Abby Erceg made herself known from the very beginning with a number of key little interventions, from sliding blocks to leaping headers, making it impossibly obvious just what a difference she makes to the Ferns’ chances of advancing to the knockouts at the WC. Without her we had a bunch of very solid players. With her we have a supreme defensive unit that’ll be the backbone of our World Cup hopes. Erin Nayler’s top notch keeping included.

Which ain’t to say that they were perfect, far from it. Karina Saevik really should have equalised in the 25th minute when a long ball made it over Meikayla Moore’s head only for Saevik to have a slightly strong touch, taking the ball beyond optimum reach, which she then lifted over the crossbar. Massive let off for the Ferns. For the last twenty of that half it was Norway that produced the better footy with the kiwis not able to maintain the same tempo as they started with. Get used to that, because it’s only natural when you play this way. But the trick is to make the dominant passages count and withstand the tricky ones. Guess what? 1-0 up at the break, baby. That’s the way to do it.

Stott came on at HT and if this back three can include three persistent and enthusiastic midfielders like Percival/Bowen/Longo and also include Rebekah Stott’s devastating runs forward out of defence… then Tom Sermanni might genuinely be onto something here. An extra central mid means more numbers to help establish possession, while also giving the wingbacks more freedom to push forward. The aggressive balls in behind the defence on the counter also help mitigate the lack of numbers up front too (it’s often gonna be just the top two), although that’s a tactic we already saw heaps of at the Cup of Nations and that’ll be a factor regardless of how we shape up.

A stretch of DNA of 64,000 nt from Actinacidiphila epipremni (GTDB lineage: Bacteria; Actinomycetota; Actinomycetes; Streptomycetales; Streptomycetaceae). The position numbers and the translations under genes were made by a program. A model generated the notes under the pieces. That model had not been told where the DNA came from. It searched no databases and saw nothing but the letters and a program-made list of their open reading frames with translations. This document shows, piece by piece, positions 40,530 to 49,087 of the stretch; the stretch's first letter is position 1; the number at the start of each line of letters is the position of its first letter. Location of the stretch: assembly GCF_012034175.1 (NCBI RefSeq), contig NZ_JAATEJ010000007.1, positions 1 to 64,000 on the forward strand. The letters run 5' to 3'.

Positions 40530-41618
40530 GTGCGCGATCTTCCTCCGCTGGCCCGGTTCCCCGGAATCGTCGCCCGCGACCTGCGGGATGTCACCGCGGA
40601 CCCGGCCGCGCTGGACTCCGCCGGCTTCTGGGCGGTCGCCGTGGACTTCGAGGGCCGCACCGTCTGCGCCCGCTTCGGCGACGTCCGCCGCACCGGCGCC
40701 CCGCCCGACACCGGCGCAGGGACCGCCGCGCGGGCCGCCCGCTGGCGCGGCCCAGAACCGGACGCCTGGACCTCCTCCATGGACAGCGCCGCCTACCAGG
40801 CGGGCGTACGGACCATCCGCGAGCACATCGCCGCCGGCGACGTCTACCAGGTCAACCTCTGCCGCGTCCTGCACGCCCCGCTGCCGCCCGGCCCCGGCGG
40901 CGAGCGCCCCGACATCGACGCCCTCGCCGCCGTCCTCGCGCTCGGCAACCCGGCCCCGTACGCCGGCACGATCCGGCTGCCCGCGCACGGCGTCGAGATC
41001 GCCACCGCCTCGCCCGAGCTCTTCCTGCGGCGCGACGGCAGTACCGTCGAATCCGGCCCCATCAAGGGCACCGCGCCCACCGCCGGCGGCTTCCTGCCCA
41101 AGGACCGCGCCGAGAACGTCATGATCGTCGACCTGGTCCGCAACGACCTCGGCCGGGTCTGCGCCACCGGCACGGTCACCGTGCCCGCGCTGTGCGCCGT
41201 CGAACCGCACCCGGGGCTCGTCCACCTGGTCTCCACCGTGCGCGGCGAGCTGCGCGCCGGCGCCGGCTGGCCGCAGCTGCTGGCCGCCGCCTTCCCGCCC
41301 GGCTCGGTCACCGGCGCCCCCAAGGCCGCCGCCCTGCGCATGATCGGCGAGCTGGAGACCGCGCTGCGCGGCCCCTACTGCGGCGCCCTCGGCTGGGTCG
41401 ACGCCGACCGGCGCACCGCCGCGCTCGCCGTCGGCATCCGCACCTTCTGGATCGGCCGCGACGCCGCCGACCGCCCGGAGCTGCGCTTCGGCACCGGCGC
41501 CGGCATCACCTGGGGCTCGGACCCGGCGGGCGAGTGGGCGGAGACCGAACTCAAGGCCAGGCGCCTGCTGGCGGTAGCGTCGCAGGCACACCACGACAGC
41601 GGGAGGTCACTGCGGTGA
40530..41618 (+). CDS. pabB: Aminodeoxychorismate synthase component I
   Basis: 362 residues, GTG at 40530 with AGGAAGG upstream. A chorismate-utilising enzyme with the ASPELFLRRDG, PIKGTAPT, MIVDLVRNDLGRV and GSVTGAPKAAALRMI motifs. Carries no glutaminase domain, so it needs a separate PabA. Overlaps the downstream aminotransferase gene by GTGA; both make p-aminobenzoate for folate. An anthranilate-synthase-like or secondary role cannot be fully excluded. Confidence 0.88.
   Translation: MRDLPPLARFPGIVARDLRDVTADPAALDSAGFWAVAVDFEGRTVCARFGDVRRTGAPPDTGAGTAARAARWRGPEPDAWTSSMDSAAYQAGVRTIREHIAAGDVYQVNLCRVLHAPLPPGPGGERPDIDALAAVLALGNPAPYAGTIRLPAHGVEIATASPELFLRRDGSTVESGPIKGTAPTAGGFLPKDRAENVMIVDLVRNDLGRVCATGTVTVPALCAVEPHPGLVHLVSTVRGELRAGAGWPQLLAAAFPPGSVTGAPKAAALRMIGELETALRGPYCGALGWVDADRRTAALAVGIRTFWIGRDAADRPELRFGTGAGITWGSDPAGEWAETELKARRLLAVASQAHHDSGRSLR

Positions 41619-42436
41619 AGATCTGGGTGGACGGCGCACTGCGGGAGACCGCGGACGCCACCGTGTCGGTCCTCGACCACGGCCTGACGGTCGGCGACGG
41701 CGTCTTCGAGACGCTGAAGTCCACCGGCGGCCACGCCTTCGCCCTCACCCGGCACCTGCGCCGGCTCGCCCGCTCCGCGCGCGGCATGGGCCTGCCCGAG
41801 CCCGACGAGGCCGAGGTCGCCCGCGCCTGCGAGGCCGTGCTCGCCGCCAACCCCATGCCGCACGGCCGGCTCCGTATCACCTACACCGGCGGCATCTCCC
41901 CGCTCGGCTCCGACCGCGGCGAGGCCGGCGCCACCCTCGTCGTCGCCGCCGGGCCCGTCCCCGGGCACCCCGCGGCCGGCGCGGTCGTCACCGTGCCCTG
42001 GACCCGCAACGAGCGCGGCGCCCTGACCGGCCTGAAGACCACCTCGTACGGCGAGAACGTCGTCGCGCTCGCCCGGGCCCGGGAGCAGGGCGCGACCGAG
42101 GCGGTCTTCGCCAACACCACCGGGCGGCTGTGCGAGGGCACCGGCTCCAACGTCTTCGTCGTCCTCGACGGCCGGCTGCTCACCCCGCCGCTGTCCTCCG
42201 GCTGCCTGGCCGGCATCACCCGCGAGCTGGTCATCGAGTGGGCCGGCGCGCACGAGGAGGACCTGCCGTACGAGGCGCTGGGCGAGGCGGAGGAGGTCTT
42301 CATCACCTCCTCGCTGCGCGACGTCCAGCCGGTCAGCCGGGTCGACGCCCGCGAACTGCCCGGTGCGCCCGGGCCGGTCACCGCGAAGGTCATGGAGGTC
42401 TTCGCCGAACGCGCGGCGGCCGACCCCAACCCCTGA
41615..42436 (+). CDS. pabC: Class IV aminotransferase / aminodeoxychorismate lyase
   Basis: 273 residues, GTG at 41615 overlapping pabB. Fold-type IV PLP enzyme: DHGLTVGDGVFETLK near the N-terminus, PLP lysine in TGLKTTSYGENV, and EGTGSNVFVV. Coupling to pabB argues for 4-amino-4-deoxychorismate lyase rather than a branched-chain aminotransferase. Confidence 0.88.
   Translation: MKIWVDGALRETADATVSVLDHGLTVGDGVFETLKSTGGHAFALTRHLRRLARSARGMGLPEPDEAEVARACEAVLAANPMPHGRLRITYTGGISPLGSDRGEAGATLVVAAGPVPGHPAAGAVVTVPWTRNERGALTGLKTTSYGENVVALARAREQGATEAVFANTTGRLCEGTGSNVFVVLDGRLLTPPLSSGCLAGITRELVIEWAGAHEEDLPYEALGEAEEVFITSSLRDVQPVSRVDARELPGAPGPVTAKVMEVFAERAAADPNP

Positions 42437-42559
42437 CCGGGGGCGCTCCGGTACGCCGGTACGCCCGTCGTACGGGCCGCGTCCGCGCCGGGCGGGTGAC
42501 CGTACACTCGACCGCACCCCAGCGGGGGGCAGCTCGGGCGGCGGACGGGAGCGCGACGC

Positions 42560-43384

There were a few hints that playing the ball out from the back might catch us out. A few moments when the ball just needed to be cleared into the stands or maybe it didn’t but the support didn’t arrive in time. And while it’s natural that the game will ebb and flow, we really can’t afford to midfield to get stuck too deep or else there’s no way out of our own half. All things to keep working on.

The second half saw precious few chances for either team, to be fair. Norway had the better of it and there was a cracker of an opportunity late on for Norway which was smacked past the post. Think it was Isabell Herlovsen who hit it. Not a game of many chances but enough that this could have been a 2-1 defeat.

And yet it wasn’t. The Ferns hung on for the clean sheet and a massive victory in the context of their World Cup preparation. Victories outside of Oceania can be rare for NZ teams. The Ferns had two of them in 12 since the last Olympics, but with wins against Argentina and Norway they’ve matched that win total in their previous three. Any wins, especially against European teams, are a very big deal. But there’s also that World Cup preparation to worry about and when you combine how efficient they looked in a new defensive system, well, there’s a lot to be excited about right now.

A few other things. Livvy Chance completed her comeback from that ACL injury when she was introduced off the bench in stoppage time. Didn’t touch the ball but that’s a huge milestone all the same. She’s another one of those scrappy midfielders with a touch of skill that’ll fit so well in this formation. Which is a sign of the depth we’ve got too. Having Sarah Gregorius come on for the last half hour, you really don’t lose a lot up front and that means a refresher in that pace and press game against oppo defences. They’d better be ready for the onslaught is all I’m saying.

There’s also the element of Hannah Wilkinson to be considered as she continues to recover at a rate which keeps her in contention for the squad. The way the team’s trying to play at the moment, I really don’t see how Wilkie fits in with that, to be honest. There’s no target striker, hold-up stuff going on. It’s all movement and speed. But that might be for the best because even if Wilkinson is ready in time for the WC, it’s another thing to expect 70+ minutes from her. But for those last twenty, as an impact striker off the bench… yeah, that’ll do nicely. If you can have game-changing talent on the bench at a tournament like this then you’ll do okay.

The last thing is one which goes beyond the World Cup. Tom Sermanni’s contracted until the end of that tournament. Possibly just three more months. I realise that NZ Footy ain’t in the slickest form these days and there’s plenty on the to-do list… but with the way the Ferns have consistently improved and developed each camp under Tommy Sermanni, and the way he’s restored the good feeling around the camp without sacrificing performance levels or expectations, I mean, what are we waiting for? Give the man his contract extension already. Slap it down on the table in front of him and see what he says.